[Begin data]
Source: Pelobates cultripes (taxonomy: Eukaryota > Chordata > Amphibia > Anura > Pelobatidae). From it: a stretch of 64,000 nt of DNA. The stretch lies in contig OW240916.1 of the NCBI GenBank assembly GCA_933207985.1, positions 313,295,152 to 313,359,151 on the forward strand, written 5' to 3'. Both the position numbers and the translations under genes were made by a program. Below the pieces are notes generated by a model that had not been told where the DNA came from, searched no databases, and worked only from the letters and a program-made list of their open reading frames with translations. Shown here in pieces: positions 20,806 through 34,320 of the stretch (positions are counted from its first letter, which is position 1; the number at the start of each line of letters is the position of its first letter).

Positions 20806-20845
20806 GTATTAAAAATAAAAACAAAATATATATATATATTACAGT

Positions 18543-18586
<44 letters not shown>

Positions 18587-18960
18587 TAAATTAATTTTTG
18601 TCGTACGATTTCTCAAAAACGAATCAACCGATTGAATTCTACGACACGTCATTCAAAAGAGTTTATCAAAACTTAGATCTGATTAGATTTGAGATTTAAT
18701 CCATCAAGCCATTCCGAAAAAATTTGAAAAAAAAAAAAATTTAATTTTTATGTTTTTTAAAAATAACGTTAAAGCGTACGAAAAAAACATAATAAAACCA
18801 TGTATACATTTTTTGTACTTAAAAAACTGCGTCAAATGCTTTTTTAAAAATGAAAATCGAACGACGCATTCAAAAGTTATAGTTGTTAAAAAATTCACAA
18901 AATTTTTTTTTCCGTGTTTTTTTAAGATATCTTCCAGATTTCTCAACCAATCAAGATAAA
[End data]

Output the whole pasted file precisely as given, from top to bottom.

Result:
Source: Pelobates cultripes (taxonomy: Eukaryota > Chordata > Amphibia > Anura > Pelobatidae). From it: a stretch of 64,000 nt of DNA. The stretch lies in contig OW240916.1 of the NCBI GenBank assembly GCA_933207985.1, positions 313,295,152 to 313,359,151 on the forward strand, written 5' to 3'. Both the position numbers and the translations under genes were made by a program. Below the pieces are notes generated by a model that had not been told where the DNA came from, searched no databases, and worked only from the letters and a program-made list of their open reading frames with translations. Shown here in pieces: positions 20,806 through 34,320 of the stretch (positions are counted from its first letter, which is position 1; the number at the start of each line of letters is the position of its first letter).

Positions 20806-20845
20806 GTATTAAAAATAAAAACAAAATATATATATATATTACAGT

Positions 18543-18586
<44 letters not shown>

Positions 18587-18960
18587 TAAATTAATTTTTG
18601 TCGTACGATTTCTCAAAAACGAATCAACCGATTGAATTCTACGACACGTCATTCAAAAGAGTTTATCAAAACTTAGATCTGATTAGATTTGAGATTTAAT
18701 CCATCAAGCCATTCCGAAAAAATTTGAAAAAAAAAAAAATTTAATTTTTATGTTTTTTAAAAATAACGTTAAAGCGTACGAAAAAAACATAATAAAACCA
18801 TGTATACATTTTTTGTACTTAAAAAACTGCGTCAAATGCTTTTTTAAAAATGAAAATCGAACGACGCATTCAAAAGTTATAGTTGTTAAAAAATTCACAA
18901 AATTTTTTTTTCCGTGTTTTTTTAAGATATCTTCCAGATTTCTCAACCAATCAAGATAAA